Traces of bird flu virus found in some milk and pasteurized dairy, FDA says


(NEW YORK) — As federal agencies and state partners continue investigating outbreaks of highly pathogenic avian influenza (HPAI) — more commonly referred to as bird flu — the U.S. Food and Drug Administration says it discovered fragments of the virus in some samples of milk.

In an update from the FDA, the agency said it tested milk samples by polymerase chain reaction (PCR) and found the presence of fragments of the virus, which is not the same as infectious virus and currently poses no increased risk to human health.

“Based on available information, pasteurization is likely to inactivate the virus, however the process is not expected to remove the presence of viral particles,” the FDA said.

“At this point, when you look for something in public health, science and medicine, your chances of finding it go up,” ABC News chief medical correspondent Dr. Jennifer Ashton said.

Citing a senior official at the Centers for Disease Control and Prevention, Ashton said, “the overall risk to the general American population is low, particularly from dairy cows, however, ‘they are taking this very seriously."”

What to know about bird flu and safety of milk supply

Importantly, the FDA stated, “we have seen nothing that would change our assessment that the commercial milk supply is safe” and expect new results from multiple studies “in the next few days to weeks.”

Concerns were first raised last month when HPAI was detected in dairy cows across multiple states, but the USDA and FDA maintain that the U.S. commercial milk supply remains safe due to “the pasteurization process and the diversion or destruction of milk from sick cows.”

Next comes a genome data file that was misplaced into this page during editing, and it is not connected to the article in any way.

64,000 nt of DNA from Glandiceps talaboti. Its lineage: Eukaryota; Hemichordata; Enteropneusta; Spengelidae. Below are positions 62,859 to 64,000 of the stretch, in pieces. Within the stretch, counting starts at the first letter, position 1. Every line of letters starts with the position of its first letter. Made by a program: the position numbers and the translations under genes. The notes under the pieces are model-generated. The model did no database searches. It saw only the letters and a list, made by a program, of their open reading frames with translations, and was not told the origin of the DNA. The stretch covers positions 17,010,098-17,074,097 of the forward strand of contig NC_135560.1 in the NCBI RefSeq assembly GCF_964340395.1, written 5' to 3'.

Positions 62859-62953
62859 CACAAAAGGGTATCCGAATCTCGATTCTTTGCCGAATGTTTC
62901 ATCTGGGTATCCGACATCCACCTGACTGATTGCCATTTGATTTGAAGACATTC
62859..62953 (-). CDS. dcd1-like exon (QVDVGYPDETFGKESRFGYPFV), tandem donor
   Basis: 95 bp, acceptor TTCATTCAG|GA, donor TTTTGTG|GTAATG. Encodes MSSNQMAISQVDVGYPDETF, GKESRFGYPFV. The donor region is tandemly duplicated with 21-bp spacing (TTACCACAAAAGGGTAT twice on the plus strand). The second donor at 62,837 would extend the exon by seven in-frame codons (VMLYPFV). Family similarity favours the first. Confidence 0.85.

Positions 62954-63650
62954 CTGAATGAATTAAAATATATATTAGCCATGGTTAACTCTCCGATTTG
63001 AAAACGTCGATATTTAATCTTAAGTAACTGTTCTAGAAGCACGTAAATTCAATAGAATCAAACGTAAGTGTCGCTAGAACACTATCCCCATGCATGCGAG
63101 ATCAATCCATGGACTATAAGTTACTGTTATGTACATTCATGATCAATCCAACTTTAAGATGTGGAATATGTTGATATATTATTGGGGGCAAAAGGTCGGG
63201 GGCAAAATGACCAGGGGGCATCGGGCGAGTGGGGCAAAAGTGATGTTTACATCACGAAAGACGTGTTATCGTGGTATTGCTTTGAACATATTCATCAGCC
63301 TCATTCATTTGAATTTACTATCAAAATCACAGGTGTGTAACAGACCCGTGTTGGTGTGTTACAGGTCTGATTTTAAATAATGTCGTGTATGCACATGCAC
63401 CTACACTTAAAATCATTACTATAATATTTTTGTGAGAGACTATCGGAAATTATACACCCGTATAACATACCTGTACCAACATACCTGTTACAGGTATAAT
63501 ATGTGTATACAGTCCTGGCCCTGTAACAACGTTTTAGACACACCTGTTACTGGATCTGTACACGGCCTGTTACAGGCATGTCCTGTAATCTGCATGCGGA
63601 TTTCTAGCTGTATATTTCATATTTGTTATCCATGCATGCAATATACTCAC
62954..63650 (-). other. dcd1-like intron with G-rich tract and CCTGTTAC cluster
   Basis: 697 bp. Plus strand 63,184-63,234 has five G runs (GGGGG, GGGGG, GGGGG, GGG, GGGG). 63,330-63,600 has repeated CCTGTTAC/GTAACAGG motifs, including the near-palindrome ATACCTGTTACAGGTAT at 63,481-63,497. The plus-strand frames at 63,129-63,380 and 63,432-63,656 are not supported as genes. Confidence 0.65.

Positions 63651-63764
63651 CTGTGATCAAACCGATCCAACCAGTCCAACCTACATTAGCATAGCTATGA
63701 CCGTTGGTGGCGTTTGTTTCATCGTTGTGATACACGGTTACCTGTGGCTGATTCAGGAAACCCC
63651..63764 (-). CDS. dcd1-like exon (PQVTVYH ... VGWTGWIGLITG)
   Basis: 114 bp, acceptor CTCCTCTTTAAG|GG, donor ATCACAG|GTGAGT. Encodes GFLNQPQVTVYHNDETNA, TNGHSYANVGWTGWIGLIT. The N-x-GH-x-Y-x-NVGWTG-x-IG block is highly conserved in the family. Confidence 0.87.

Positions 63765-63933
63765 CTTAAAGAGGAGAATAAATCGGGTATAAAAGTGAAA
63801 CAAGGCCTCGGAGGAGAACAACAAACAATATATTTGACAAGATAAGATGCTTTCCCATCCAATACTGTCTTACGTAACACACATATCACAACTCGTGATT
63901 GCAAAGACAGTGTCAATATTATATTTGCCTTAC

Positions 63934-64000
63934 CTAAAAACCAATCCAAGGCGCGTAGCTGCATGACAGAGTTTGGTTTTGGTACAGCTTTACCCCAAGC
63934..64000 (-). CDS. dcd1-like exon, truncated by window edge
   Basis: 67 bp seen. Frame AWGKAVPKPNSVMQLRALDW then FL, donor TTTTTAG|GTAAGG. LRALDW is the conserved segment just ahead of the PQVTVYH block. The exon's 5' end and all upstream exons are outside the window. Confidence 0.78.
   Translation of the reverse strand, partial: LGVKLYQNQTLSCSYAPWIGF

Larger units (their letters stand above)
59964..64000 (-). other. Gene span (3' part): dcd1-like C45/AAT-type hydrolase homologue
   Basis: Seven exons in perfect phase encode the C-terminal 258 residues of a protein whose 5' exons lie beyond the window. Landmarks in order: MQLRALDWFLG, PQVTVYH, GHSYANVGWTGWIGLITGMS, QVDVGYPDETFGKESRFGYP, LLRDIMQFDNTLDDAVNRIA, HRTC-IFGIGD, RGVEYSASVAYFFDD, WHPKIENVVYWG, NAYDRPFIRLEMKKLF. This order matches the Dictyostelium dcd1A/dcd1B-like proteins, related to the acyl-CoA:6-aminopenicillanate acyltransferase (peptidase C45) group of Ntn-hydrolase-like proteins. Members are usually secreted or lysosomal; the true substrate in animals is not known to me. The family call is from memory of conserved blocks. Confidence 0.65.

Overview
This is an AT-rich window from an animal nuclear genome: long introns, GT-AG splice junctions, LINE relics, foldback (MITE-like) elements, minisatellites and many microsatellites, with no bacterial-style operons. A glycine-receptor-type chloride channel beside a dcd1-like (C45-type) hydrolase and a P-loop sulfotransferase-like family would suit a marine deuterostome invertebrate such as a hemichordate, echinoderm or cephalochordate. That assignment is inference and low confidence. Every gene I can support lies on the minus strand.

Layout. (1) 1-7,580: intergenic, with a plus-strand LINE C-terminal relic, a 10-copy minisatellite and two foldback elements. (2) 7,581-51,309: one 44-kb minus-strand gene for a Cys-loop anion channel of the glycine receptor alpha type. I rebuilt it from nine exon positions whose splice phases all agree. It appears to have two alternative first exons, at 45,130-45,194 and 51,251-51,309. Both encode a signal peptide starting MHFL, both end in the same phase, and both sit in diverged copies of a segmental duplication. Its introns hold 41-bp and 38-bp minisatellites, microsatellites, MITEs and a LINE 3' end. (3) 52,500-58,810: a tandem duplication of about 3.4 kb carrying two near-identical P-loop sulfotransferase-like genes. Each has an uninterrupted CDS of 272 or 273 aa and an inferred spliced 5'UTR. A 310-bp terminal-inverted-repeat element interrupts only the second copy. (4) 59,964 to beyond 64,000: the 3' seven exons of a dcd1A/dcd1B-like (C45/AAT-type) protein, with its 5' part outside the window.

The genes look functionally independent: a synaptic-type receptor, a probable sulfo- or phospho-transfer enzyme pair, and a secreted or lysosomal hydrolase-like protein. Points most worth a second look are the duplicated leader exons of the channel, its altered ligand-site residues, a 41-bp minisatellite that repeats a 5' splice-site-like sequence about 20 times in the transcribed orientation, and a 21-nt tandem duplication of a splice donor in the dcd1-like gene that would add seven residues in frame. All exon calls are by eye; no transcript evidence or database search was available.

“Nearly all (99%) of the commercial milk supply that is produced on dairy farms in the U.S. comes from farms that participate in the Grade ‘A’ milk program and follow the Pasteurized Milk Ordinance (PMO), which includes controls that help ensure the safety of dairy products,” the FDA update continued.

Aside from pasteurized milk, both the FDA and CDC warn against drinking raw milk or products made with it that are typically bought at farms or local stores, due to possible viruses or bacteria that can lead to infection or foodborne illness.

Twenty states explicitly prohibit raw milk sales in some form. And milk that travels across state lines must be pasteurized, according to federal regulations.

HPAI was first detected in 1996 and there have only been two cases of human H5N1 in the U.S. so far. There have been no reports of human-to-human spread in the U.S.

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